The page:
Russian old-growth forests – where they are located?
Old-growth forests protection has always been one of the priorities
of the Russian conservation movement. However, it is difficult to
protect them without knowing where they are located.
In many cases the luck of information about old-growth location
resulted in missing the most valuable forests unprotected, while the
protection status has been applied to less valuable forest areas or
even only to those ones, which timber companies have voluntarily
agreed to leave for conservation. The last option definitely does not
lead to adequate biodiversity conservation.
The information about old-growth location is also important for
timber companies, which would like to avoid environmental conflicts
and introduce environmentally responsible forestry. The
Karelian case study
has clearly shown this.
Here below we listed a few successful attempts to apply analyses
for identifying relatively little-disturbed forest ecosystems on the
regional and interregional levels are known in the Russian
European Russian North
The mapping of only the largest (more them 100 thousand hectares)
massives of little-disturbed forest in European Russia. Made by the
Forest Club organizations (Biodiversity Conservation Center,
Greenpeace Russia, Socio-Ecological Union) in 1999.
The following regions have been covered: Murmansk oblast',
Arkhangelsk oblast', Vologda oblast', Perm' oblast',
Karelia Republic, Komi Republic and Komi-Permjatsky
The LAST Intact Forest Landscapes of Northern European Russia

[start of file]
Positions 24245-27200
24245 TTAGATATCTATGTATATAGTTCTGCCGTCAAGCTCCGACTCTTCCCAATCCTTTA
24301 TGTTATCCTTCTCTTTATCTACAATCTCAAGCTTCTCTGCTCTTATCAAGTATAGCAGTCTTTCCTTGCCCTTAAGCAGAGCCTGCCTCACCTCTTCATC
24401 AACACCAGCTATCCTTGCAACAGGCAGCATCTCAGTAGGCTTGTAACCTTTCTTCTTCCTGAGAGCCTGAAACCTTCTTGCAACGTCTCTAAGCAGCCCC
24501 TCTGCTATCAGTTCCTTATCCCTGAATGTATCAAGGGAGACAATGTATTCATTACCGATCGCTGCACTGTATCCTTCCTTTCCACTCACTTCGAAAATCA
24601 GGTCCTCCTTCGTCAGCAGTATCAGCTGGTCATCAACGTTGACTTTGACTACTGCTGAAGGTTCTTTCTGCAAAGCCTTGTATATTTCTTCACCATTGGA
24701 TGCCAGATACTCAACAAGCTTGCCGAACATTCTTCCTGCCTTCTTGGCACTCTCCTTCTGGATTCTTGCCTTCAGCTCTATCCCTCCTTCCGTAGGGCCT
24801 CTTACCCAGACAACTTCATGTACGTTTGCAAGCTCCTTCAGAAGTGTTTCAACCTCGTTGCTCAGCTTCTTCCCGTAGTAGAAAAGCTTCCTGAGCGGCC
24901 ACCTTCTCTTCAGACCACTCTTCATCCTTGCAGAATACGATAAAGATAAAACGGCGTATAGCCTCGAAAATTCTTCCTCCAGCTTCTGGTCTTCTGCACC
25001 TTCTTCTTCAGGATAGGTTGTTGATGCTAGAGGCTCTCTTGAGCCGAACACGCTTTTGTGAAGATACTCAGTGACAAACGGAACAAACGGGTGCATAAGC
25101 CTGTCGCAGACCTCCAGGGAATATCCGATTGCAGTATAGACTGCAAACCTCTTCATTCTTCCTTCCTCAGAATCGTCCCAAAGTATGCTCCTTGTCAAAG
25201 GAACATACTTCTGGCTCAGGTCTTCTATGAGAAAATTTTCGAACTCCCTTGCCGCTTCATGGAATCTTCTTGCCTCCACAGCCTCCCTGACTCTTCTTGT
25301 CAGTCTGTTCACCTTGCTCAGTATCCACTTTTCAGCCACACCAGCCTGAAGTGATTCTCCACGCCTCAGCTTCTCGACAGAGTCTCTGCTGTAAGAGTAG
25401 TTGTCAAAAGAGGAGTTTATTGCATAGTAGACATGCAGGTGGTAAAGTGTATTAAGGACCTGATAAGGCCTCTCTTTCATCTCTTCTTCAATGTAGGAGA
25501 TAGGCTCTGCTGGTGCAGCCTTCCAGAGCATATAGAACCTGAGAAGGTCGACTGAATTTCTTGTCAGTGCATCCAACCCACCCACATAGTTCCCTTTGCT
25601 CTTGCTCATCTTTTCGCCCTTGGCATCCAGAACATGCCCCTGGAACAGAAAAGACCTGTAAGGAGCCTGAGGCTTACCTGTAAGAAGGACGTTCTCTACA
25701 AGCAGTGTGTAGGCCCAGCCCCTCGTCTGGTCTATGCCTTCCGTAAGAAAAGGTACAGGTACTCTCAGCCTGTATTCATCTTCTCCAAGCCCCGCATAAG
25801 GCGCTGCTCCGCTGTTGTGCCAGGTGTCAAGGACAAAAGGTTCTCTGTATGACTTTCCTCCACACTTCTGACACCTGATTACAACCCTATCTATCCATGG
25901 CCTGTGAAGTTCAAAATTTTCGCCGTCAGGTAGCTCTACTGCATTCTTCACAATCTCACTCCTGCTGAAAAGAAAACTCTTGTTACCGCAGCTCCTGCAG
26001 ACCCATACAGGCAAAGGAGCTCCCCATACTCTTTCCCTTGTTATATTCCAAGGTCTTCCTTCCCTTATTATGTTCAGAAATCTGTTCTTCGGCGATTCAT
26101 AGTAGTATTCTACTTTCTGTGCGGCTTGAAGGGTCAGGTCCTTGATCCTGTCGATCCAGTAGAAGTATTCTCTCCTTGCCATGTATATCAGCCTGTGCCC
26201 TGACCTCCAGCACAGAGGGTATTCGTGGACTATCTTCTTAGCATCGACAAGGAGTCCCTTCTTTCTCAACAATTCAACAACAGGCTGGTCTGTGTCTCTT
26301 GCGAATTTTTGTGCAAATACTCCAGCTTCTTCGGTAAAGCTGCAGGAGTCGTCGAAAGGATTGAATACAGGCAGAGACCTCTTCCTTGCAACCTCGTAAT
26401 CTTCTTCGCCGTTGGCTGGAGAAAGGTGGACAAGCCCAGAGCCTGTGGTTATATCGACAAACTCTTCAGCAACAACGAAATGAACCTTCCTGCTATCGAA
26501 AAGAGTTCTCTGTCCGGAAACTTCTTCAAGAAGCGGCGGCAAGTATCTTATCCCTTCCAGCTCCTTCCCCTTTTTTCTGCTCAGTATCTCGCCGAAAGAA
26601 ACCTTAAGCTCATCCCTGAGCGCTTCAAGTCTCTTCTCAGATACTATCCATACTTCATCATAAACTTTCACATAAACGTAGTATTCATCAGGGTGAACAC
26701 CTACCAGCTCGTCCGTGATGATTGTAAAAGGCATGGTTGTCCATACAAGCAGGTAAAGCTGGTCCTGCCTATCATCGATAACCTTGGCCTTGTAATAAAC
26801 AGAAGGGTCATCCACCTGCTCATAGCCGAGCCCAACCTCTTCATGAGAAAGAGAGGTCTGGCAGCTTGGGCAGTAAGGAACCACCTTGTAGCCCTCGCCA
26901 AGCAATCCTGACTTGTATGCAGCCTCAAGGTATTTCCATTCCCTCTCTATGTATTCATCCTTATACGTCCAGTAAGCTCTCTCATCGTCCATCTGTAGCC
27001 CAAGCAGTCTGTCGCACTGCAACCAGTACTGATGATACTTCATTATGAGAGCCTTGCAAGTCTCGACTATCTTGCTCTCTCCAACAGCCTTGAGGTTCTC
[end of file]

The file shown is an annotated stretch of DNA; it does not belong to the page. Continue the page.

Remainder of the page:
Alexey Yu. Yaroshenko, Peter V. Potapov, Svetlana A. Turubanova
Mapping of intact forest landscapes in northern European Russia using high-resolution satellite images - methods and results
- Atlas of Russia’s Intact Forest Landscapes
The Last of The Last: The Old-growth Forests of Boreal Europe
by Dmitry Aksenov, Mikhail Karpachevskiy, Sarah Lloyd, and Alexei Yaroshenko
Editor Sarah Lloyd Moscow. Taiga Rescue Network. 1999.
The Taiga Rescue Network report and maps of the old-growth forests of Northern Europe.
This publication is the result of the Old-growth Mapping Project conducted by a number of the TRN
participants over last few years. It includes the old-growth forest maps of Northern Europe covering four countries:
Finaland, Norway, Russia, and Sweden.
The Last Frontier Forests Report
issued by World Resources Institute in 1997. The report
also cover the whole Russia. The rather general map represents
only areas more then 4 tousands sq.km. in size without anthropogenic
infostructure. This map is good only for general overview.
Some more earlier historical examples also include:
1984-87 - Analysis of the little-disturbed forests remained in Nizhny
Novgorod Region conducted by the Druzhina (Student Corps) for Nature
Conservation of Nizhny Novgorod State University, and then by the
Dront Ecological Center. This analysis became the basis of the entire
program of biodiversity conservation and protected areas networking in
1980s to early 1990s - Search for intact plots of broad-leaved forests
in European Russia. Made by the team of the scientists from different
institutions. Now the core of the team works in
Putchino State University.
One of the results of this work was the creation
of the Kaluzhskie Zaseki (abatis lines) Zapovednik (in Kaluga Region),
which preserves a unique tract of little-disturbed broad-leaved
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